Surgical Medications And Drug Screen

Topic 32322 | Page 1

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Don's Comment
member avatar

I had a surgical procedure done August 24. During the procedure, I received Fentanyl and 7 other medications. For my next employer, I am required to take a pre-employment urine drug screen. I asked the surgeon who performed my procedure to send me documentation of all medications I received during the procedure, and his office did so. I notified the Safety Dept at the new company about my surgery and medications received that day, plus I had documentation from the surgeon. Safety basically stated, "if the test comes back failed due to the Fentanyl, then send that letter from the surgeon to the MRO."

Has anyone taken a drug screen soon after having surgery that included analgesics being given? If so, what were you required to provide to the company?

I am certain all will be fine; just my thinking too much and being the Devil's advocate.

Truckin Along With Kearse's Comment
member avatar

I had my surgery with anesthesia and Percocet. Safety told me it only stays in the system 24 to 48 hours and wouldn't show anyway. It didn't for my return to work physical/drug test

According to American Addiction Centers, Fentanyl shows up 24 to 72 hours in urine.. 3 months for hair and 5 to 72 hours in blood. (I think...double check the site).

Don't get hair tested 😂

Addiction Centers

PackRat's Comment
member avatar

After the transplant, my medical testing again for driving was five months later. I was off all the pain meds, IVs, etc. (obviously), but I just had all the documentation on hand, too. Prescriptions, letters from all the surgeons and every prescribing physician and specialist (13 different ones!) that had treated me. I think I was on 25 to 30 different medications in that five months. I would think you will be fine with the plan you laid out.

Don's Comment
member avatar

Yes, Fentanyl usually passes through in 24 -72 hours for a urine drug screen. The other 7 medications I received also should be cleared through by now. As I mentioned, I should be fine. I just always think worst case scenarios.

I had my surgery with anesthesia and Percocet. Safety told me it only stays in the system 24 to 48 hours and wouldn't show anyway. It didn't for my return to work physical/drug test

According to American Addiction Centers, Fentanyl shows up 24 to 72 hours in urine.. 3 months for hair and 5 to 72 hours in blood. (I think...double check the site).

Don't get hair tested 😂

Addiction Centers

Anne A. (and sometimes To's Comment
member avatar

I had a surgical procedure done August 24. During the procedure, I received Fentanyl and 7 other medications. For my next employer, I am required to take a pre-employment urine drug screen. I asked the surgeon who performed my procedure to send me documentation of all medications I received during the procedure, and his office did so. I notified the Safety Dept at the new company about my surgery and medications received that day, plus I had documentation from the surgeon. Safety basically stated, "if the test comes back failed due to the Fentanyl, then send that letter from the surgeon to the MRO."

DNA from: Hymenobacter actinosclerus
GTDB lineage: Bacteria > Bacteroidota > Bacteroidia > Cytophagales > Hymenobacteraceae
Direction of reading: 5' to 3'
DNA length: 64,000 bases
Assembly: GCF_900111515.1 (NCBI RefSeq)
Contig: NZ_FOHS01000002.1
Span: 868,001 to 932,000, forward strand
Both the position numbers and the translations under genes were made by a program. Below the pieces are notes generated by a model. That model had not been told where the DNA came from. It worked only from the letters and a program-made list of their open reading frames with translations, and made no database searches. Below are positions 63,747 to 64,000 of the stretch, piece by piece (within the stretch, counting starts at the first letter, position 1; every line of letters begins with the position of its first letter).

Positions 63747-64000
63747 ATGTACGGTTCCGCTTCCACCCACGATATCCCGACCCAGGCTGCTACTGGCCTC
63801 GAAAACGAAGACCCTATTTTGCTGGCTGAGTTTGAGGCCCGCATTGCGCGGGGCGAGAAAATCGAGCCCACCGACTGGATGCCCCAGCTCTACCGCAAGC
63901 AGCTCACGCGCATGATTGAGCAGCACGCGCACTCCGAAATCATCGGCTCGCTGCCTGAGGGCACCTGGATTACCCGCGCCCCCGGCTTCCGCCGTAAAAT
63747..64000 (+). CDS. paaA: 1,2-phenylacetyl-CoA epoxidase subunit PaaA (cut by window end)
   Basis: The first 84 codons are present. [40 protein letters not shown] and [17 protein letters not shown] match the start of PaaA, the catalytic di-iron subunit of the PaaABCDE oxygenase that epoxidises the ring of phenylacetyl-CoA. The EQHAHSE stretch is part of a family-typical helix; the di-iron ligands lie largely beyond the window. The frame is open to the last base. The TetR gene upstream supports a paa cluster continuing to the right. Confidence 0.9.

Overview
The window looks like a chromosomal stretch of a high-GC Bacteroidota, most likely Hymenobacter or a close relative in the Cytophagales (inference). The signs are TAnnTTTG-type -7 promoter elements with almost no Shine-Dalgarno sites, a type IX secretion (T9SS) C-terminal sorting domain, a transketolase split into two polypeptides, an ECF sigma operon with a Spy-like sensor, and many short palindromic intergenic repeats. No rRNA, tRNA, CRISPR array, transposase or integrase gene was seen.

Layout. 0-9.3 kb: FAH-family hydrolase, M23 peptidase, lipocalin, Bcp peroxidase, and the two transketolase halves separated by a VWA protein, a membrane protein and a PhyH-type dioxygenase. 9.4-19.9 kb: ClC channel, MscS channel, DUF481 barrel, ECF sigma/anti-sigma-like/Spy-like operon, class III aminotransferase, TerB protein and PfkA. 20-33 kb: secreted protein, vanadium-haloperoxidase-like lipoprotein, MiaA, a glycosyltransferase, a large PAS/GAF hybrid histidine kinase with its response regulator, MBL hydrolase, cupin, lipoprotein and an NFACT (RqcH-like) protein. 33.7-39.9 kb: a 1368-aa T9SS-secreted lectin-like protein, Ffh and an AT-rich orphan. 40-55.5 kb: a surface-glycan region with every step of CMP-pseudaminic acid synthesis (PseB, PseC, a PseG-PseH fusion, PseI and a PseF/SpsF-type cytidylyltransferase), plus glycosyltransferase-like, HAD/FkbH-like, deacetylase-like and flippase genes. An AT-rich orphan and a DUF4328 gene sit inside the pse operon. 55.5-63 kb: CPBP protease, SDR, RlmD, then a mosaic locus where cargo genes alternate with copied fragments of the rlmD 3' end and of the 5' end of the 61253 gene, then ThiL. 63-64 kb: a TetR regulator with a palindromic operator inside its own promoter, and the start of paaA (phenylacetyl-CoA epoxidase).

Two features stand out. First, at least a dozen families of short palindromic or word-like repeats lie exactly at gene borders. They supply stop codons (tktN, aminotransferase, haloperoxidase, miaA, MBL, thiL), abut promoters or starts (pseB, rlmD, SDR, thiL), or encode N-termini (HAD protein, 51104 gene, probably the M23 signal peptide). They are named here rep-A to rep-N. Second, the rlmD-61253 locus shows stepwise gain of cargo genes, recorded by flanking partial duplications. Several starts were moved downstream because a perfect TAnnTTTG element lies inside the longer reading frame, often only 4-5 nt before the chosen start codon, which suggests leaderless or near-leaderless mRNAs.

Has anyone taken a drug screen soon after having surgery that included analgesics being given? If so, what were you required to provide to the company?

I am certain all will be fine; just my thinking too much and being the Devil's advocate.

Don,

Tom had HUGE oral surgery in May. Morphine during the procedure, Percocet to take home. Never had a problem. Actually, I emailed Kim screenshots of ALL the information, including the leaflet with the take home Rx, ... and the sheet from the facility, re: the iv Morphine.

He doesn't remember if he got sent for a surprise U/A anytime recently after; but I made sure the paperwork was in his lunchbox/cooler just in case; for a week or two, after.

As long as you are in communique with WST, and you have all your paperwork, you should be fine.

Hope all went well with your surgery, whatever it was. Might see you on the road, after all.

When do you switch over????

~ Anne ~

The Pelican's Comment
member avatar

DOT Certified Drug Screwing Technician & Instructor here:

You cannot fail a drug test as a result of a properly taken, valid prescription.

As an example, something I see a lot now are people coming back positive for amphetamines because they take Adderall. Once they prove to the doctor they have a valid prescription for Adderall, they pass the drug test.

This would also apply to medicine given for surgical reasons.

One side note for everyone here: Beware of taking prescriptions past their expiration date. We had a guy get put in the clearinghouse because he had a tooth pain and took a norco that was prescribed to him months ago. One day later he got pulled for a random drug screen. Our MRO was legally bound to rule him positive for opioids because a prescription taken past it's date of expiry can be considered a positive.

So if you, like many many folks, have older prescriptions that are controlled substances, be very careful y'all! You can fail because of that. And SAP programs ain't cheap and they ain't fun.

SAP:

Substance Abuse Professional

The Substance Abuse Professional (SAP) is a person who evaluates employees who have violated a DOT drug and alcohol program regulation and makes recommendations concerning education, treatment, follow-up testing, and aftercare.

DOT:

Department Of Transportation

A department of the federal executive branch responsible for the national highways and for railroad and airline safety. It also manages Amtrak, the national railroad system, and the Coast Guard.

State and Federal DOT Officers are responsible for commercial vehicle enforcement. "The truck police" you could call them.

The Pelican's Comment
member avatar

Screening*

DOT Certified Drug Screwing Technician & Instructor here:

You cannot fail a drug test as a result of a properly taken, valid prescription.

As an example, something I see a lot now are people coming back positive for amphetamines because they take Adderall. Once they prove to the doctor they have a valid prescription for Adderall, they pass the drug test.